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D Day smoke laying

I would like to know if there are any pruners who were involved in the smokelaying over the Normandy Beaches on D Day.
My Father, F/O Leslie Valentine was the pilot of the lead Boston 111A as is depicted in the fine painting by Michael Turner.
His Aircraft was 'E' Easy and he was in 88 sqdn.
He is still alive and well and living in Oxfordshire with my Mother and they are both 93 years old! Dad was awarded the Croix de Guerre by the French for his exploits in the campaign.
It would be nice to hear of anyone who either knew him, or has/had a relative who may have known him.
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Old 1st Sep 2010, 20:23
  #1991 (permalink)  
 
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H A Johnston

Have just come across this amazing thread!

6 EFTS Sywell has been mentioned a couple of times and I was wondering if anyone can help me with research into 'H A Johnstone' who was an instructor there in the early 40's.

thanks very much.
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Old 2nd Sep 2010, 19:34
  #1992 (permalink)  
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hope to whiz along with this one Whitebait1, PPRuNe window opened and minimized , ditto M.S Word. As you suggested. ‘Dunno’ what will happen when I do the same with Photobucket, fingers crossed.
Fredjhh
, but I never knew how learned he must have been!
but isn’t it also a tribute to the R.A.F education system.. The instructors not only new their subjects , but more importantly knew how to teach. They all taught from the same book, and in the event of one being ill some one else could take over at the point where the previous one finished..



This next paragraph , which is aimed at Fredjhh, should possibly be the subject of a P.M, but I hope our nice Mr Moderator will agree it should be of interest to quite a few readers.. You mention saving pages from this thread. Well I initially did the same thing, and saved pages. However as I have given all my R.A.F memorabilia to my Grandson (14) I decided to save it to a two gig memory stick, and throw it in a big cardboard box , which is half full already with exercise books photos, log book etc. I will eventually tell him to keep it altogether , wrap it in polythene and put it in the loft. I have found out that R.A.F memorabilia fetches a much higher price on Ebay when sold with other items ,information, details of the owner, etc, (provenance ?. ) Should he be lucky enough and go to university, and be pushed for cash, he should obtain a good price for it.
One of the items in the box is a picture frame, the picture showing the insignia I wore over the period. Note the wings show the King’s crown as distinct from the Queen’s crown on today’s wings., At the bottom is shown the A.T.C (Air training corps) shoulder flash.

.


MEANWHILE BACK AT BRUNTINGTHORPE.
As I said before , I can’t remember much about Bruntingthorpe only that we were preparing to fly out to the Far East, The Demontfort Hall, and sweetbreads. Sweatbreads ? Well my ‘oppo’ at Bruntingthorpe came from nearby Leicester and his father,worked in the local abattoir . We travelled to his house on the Norton and stayed the night whenever we were off duty. One night his father announced he had brought home some sweetbreads ,and we would have them ‘for tea’ (Northern expression) , they were delicious. It was some time after the war I decided to obtain some from the butcher, but when I found out what they were I couldn’t eat them.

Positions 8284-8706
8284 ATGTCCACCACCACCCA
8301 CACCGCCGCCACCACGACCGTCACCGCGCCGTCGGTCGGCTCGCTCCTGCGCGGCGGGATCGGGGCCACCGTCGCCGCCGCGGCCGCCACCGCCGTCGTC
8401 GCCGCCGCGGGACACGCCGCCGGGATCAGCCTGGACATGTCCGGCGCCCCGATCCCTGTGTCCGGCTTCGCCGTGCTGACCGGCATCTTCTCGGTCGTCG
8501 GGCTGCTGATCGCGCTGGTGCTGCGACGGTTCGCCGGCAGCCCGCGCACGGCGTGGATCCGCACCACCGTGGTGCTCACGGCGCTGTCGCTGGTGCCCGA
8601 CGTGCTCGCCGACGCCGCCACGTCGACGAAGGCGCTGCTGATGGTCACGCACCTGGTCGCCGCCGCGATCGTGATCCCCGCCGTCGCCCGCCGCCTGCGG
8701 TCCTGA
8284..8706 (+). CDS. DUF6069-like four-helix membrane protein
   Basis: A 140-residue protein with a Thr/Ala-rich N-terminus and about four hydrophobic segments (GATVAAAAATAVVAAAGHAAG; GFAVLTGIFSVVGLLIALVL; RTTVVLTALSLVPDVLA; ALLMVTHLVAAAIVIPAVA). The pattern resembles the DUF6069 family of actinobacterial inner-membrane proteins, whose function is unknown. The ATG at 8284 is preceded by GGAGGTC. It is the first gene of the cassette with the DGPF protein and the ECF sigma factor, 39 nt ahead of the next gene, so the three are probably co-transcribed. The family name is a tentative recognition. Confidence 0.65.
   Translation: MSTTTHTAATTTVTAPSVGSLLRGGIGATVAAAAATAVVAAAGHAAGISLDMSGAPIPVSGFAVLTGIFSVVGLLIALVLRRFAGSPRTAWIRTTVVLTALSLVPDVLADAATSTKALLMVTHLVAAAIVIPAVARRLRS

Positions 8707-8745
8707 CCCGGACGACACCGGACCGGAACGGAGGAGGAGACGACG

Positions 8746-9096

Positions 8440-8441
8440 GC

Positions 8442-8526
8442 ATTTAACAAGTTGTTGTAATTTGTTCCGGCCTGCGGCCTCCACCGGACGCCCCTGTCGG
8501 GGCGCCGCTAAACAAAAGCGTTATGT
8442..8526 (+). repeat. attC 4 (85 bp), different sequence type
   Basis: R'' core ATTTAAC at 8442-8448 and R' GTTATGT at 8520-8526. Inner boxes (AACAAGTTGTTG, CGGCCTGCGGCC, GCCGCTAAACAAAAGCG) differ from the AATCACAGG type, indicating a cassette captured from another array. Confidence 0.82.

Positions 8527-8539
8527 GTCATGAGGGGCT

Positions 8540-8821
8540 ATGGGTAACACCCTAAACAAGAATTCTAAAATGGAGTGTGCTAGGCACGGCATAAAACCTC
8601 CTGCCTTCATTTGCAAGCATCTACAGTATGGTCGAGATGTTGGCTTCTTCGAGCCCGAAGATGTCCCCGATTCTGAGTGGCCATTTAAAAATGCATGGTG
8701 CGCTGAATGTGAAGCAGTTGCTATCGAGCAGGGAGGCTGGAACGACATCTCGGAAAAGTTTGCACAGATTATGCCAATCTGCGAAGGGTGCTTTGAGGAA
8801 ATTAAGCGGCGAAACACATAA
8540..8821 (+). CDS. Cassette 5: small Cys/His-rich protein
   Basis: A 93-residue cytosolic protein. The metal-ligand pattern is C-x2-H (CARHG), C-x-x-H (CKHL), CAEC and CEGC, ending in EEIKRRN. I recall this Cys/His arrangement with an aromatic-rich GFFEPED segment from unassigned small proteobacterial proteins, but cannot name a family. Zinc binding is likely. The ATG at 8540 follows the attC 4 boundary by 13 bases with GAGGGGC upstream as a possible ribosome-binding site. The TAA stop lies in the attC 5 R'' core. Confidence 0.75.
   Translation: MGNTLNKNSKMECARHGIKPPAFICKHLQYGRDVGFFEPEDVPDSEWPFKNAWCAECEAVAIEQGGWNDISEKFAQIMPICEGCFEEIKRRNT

Whilst we were at Bruntingthorp the atomic bomb was dropped and we were told we were to go to Catterick for psychological tests , the results would decide which trades we were to remuster to.
We were only at Catterick a few days, where we took various tests, including the previously mentioned round pegs in round holes. Etc. We had previously been asked which trades we preferred. I selected 1 Black smith and Welder. 2 Heavy goods driver, (trades I thought might be useful in civvy street) and 3 3 equipment assistant. ( The latter, because the ‘barrack room lawyers’ advised it was good ‘skive’. ) It was). My results showed I was most suited to a clerical job, despite my record as a flight engineer, and , , previous civilian occupation.. For some reason I was then posted to R.A.F Newmarket. , and remained there for approximately a month., and then posted to Kirkham to train as an equipment assistant. I will describe the epic journey on my Norton to Kirk ham next A very cold trip complete with snow.


Below is an excerpt from an email by Icare. I think his computer is probably down. as he hasn't replied to my ans wer. The email includes two photos of 51 Sqdn crews which he wishes to post. I could post them but would rather wait for his reply.

Hi, Cliff, I think I need a bit of guidance here, please.

I haven't posted any photos on PPRuNe but this group shot has been sent to me by RagouC whose stepbrother was Derek Olver.

She also thinks that John Fairr's father might be in the photo, so before I post on PPRuNe I want to ensure the photo's are as good as I can get them for clarity etc, plus ensuring they are the "acceptable" the forum.
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Old 2nd Sep 2010, 20:01
  #1993 (permalink)  
 
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Cliff and ICare

Sorry that I have been remiss in posting here. The pictures sent did not include any of my Old Man - they were all ossifers, and he wasn't commissioned until he'd been at Biggin for a while in June/July 1942.
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Old 7th Sep 2010, 16:22
  #1994 (permalink)  
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Newmarket To Kirkham

GENTLE REMINDER.
Welcome to PPRuNe Robsack. There are bound to be many threads (not only this military aircrew forum) to which your contibutions will be most welcome.
.

I am trying to get my father to recount some of his experiences and will post them here when I can piece them together in a sort of chronological order....Your own contributions would be most welcome!